Peranakan Singapore shuns bland conformity

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Peranakan Singapore shuns bland conformity


A late 19th century to early 20th century wedding garment for a bride. Provided by the museum

Southeast Asia is one of Korea’s favorite tourist destinations, and that includes Singapore, mostly for shopping, fine dining and just experiencing cosmopolitan life.

But how much do Koreans know about Singapore’s exquisite bridal headpieces, elegant pink ceramics and decadently beaded women’s slippers?

For those who answer “not very much,” the National Museum of Korea is holding an exhibition on Singapore’s culture, which it says is the first exhibition of its kind in the country.

It showcases some 230 relics selected by the National Heritage Board of Singapore and the Asian Civilizations Museum.

In particular, the exhibition delves into what’s known as the Peranakan art. Peranakan refers to a child born in a cross-cultural marriage between locals and other ethnicities like the Chinese, Arabs, Indians and Eurasians.


A pink ceramic featuring a butterfly motif

Given that the number of foreign residents in Korea has risen greatly in recent years along with interracial marriages and multicultural families, it seems timely to shed light on such a diverse community. It may even support President Park Geun-hye’s pledge of “social integration.”

“Peranakan art reflects diverse influences, and thus it should provide a vision for Korea, which is becoming increasingly multicultural,” Kim Young-na, director of the National Museum of Korea, told reporters on Monday, a day before the exhibition kicked off its two-day run.

The exhibition is divided into five parts: “Peranakan Bride and Groom from Malacca,” “Peranakan Wedding: The Chinese Influence,” “Nyonya Fashion: The Malay Influence,” “Westernized Elite: The European Influence,” and “Porcelain, Beadwork and Embroidery: Peranakan Arts.”

Once visitors enter the rather small exhibition room, they are greeted by a bride and groom, a fitting introduction given that Peranakan culture was born through cross-cultural marriages.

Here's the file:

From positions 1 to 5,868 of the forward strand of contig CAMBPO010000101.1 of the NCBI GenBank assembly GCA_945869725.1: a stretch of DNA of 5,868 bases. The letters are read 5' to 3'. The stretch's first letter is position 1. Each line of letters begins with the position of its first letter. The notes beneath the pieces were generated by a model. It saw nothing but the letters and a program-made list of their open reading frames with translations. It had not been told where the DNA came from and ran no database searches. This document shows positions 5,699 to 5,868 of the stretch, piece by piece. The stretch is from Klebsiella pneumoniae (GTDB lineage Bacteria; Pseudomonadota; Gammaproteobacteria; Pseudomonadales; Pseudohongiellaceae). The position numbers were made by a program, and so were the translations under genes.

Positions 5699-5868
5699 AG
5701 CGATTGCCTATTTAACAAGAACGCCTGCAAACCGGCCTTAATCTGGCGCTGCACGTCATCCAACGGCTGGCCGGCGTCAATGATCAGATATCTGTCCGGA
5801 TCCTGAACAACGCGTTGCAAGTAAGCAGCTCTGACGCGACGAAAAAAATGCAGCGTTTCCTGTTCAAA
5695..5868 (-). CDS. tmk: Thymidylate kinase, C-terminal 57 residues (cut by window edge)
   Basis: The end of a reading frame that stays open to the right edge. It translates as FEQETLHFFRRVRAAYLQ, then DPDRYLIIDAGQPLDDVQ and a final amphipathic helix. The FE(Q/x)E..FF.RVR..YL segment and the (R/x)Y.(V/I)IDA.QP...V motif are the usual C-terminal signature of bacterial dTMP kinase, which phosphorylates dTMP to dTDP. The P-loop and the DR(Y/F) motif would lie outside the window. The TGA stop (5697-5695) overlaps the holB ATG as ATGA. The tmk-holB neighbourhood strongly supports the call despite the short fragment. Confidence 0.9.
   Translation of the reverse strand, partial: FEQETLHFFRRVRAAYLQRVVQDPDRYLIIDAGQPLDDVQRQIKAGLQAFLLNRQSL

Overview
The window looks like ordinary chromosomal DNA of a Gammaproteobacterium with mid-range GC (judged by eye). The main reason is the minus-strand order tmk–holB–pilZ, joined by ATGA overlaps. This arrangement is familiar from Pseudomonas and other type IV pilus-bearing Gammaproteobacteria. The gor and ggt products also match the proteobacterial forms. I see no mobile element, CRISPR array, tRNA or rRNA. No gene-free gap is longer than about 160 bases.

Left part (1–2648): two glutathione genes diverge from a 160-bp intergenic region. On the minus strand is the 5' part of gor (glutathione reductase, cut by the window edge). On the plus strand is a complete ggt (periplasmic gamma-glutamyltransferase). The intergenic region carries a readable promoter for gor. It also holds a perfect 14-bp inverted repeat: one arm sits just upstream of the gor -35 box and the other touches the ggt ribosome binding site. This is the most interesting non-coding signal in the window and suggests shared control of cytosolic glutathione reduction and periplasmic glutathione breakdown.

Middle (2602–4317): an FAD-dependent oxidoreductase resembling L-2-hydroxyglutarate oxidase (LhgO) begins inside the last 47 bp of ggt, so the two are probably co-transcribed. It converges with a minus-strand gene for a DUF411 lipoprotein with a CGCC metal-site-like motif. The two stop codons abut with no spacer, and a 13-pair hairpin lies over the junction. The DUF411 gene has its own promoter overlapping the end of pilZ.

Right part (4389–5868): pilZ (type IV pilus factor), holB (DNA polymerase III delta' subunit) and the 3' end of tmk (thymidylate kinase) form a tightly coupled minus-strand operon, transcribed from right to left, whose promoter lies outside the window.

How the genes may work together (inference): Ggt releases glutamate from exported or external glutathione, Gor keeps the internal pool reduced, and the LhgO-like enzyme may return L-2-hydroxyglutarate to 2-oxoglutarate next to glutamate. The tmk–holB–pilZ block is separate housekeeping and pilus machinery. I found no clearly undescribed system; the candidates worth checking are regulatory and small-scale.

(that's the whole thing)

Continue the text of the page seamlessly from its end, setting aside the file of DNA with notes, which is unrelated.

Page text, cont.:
Butterfly-shaped bed hangings for the wedding night

Behind the couple is their bed chamber, featuring a large wooden bed with mostly pink and turquoise fabrics accented by glittery gold embroidery and beads.

Chinese influence is most evident in the decorative symbols like dragons and phoenixes. Still, curators explain that the Peranakan community reinterpreted elements of other cultures to make them uniquely their own.

“The color pink is how the Peranakan people took inspiration from the color red in Chinese culture and reinterpreted it in their own way,” said Park Seong-hye, a curator at the museum’s Asia division. “Many crafts feature pink or turquoise, which results in unique sophistication and elegance.”

With its pretty colors and patterns, the third part of the exhibit, mostly about fashion, and the last part, about craftwork, will likely appeal to female visitors or Korean nyonya.


An early 20th century tablecloth with beadwork from Singapore’s Peranakan culture is on display at the National Museum of Korea.

Museum officials defined nyonya as a respectful term for married women. There is a line of Peranakan ceramics dubbed “nyonyaware” that was specifically selected to match their taste.

While the number of relics on display is fewer than expected at about 230 and the exhibition hall itself is quite small, the exhibit is an admirable achievement for Kim and the National Museum of Korea given that it is their first on Singaporean culture.

Kim and the museum have worked hard to introduce foreign culture and art to Korean museumgoers over the past several years.

The exhibition, “The Peranakan World: Cross-Cultural Art from Singapore and the Straits,” will be held until May 19. It is closed Mondays.

Admission is free.

The museum is close to Ichon Station, line No. 4, exit 2.

For more information, visit or call (02) 2077-9271.

By Kim Hyung-eun []

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